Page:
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October 5, 2017

Are Traditional US Insurers Getting Pushed Aside?

Disruptive FinTech Insurance Companies Hit the Scene

The traditional US insurance landscape is facing rising competition from an unlikely source: FinTech. Much like the banking and financial sectors of the US economy, innovation is driving these changes and consumers are lapping it up in their droves. The insurance industry has typically been associated with mounds of paperwork, bureaucratic gobbledygook, and highfalutin jargon. Some customers are having none of it, and switching to alternative insurance options.

One of the most notable recent FinTech insurance companies to hit the scene – Insurtech - is Lemonade. This startup has become a major disruptive force in the insurance industry, along with many other companies, whittling down the waiting and approval time for home insurance, or renters insurance to mere minutes. The use of AI technology (artificial intelligence technology) to guide customers through the process is quick, easy and seamless. The benefits of using these Insurtech-style products and services is evident in the cost savings, comfort and convenience of these mobile apps. Since there is no paperwork to complete, everything is easily done with the click of a few buttons.

Squeeze a Little Lemonade into your Insurance Portfolio?

But Lemonade is only one of many hot new FinTech insurance companies to hit the scene. There are many others in the wings, and they are all predicated on similar models. Today, these disruptive elements in the US insurance industry have raised hundreds of millions of dollars, and they show no signs of slowing down. Americans are heavily invested in insurance plans, policies and products, since financial security is at the heart of American society. Various insurance options in the FinTech arena have sprung up in recent years, notably product insurance, life insurance (term life), automobile insurance, home warranty insurance, and the perpetual search for affordable life insurance coverage. The inclusion of FinTech companies in the insurance arena is shaking things up, and driving traditional insurers with legacy systems towards more dynamic systems.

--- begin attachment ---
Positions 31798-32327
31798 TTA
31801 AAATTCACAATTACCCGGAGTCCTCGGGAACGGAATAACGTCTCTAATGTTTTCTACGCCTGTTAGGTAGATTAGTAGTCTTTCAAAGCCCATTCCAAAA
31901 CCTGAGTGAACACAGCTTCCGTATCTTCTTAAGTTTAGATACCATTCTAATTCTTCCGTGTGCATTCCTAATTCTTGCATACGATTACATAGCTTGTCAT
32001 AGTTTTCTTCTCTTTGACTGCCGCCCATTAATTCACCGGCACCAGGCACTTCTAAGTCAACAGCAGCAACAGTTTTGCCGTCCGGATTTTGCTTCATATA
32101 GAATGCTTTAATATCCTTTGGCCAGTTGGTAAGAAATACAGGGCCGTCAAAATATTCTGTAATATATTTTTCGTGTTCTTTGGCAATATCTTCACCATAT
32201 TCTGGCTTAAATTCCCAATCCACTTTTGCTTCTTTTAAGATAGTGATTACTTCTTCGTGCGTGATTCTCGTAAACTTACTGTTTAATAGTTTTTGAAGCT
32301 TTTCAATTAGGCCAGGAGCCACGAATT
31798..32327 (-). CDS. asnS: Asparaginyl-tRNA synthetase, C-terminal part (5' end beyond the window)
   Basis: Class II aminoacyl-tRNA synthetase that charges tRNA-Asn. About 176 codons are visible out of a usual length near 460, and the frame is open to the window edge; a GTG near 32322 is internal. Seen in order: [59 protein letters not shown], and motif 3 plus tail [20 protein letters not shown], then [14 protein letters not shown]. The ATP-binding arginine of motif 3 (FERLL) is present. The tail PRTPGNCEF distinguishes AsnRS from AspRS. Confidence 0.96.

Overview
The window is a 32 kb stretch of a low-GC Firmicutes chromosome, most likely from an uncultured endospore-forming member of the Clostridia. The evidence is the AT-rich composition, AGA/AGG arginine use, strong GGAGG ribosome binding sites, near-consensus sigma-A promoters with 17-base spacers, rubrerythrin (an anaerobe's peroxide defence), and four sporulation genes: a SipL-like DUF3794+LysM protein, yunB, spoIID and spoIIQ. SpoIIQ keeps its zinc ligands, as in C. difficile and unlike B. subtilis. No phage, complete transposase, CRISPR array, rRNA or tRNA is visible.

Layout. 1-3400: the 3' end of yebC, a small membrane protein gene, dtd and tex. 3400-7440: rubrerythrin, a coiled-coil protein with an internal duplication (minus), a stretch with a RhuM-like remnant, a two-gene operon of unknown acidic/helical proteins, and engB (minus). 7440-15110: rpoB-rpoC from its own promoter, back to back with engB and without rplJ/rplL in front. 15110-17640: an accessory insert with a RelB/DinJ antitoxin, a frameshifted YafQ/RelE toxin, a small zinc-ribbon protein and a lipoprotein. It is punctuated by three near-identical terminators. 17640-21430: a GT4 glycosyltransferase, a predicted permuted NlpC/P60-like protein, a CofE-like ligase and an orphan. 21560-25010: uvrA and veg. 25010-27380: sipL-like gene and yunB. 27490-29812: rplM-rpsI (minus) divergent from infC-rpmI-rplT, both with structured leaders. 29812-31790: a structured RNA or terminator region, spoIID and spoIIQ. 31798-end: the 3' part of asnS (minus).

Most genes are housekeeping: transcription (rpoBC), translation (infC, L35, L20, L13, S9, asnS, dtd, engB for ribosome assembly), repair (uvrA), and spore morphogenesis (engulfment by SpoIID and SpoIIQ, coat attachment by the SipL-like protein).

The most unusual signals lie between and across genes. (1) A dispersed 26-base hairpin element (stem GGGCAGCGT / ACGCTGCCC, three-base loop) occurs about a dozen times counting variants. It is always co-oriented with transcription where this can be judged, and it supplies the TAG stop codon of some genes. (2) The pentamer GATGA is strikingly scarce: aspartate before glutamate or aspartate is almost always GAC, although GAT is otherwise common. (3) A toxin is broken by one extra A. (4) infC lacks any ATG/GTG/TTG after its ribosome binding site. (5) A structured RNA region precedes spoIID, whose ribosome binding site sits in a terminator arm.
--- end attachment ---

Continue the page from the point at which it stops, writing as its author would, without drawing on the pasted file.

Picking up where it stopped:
Projections for the Insurance Industry

According to Deloitte, the insurance perspective for 2017 is described as ‘nimble’, in an ever-changing marketplace of new products, services and customer demands. All sorts of changes on a macroeconomic level are taking place, and insurers are having to adjust to these changing preferences on a moment’s notice. Deloitte estimates that technological dynamism will play a big part in the growth challenges facing the insurance industry. While there has been a modest recovery in the US economy, insurers are likely to continue experimenting with a range of products and services for different business models. Legacy systems in the insurance industry are likely to be replaced by FinTech insurance a.k.a. Insurtech as a more dynamic, nimble and aggressive growth paradigm. Naturally, the insurance industry is geared towards growth, profitability, and greater attention to customer service.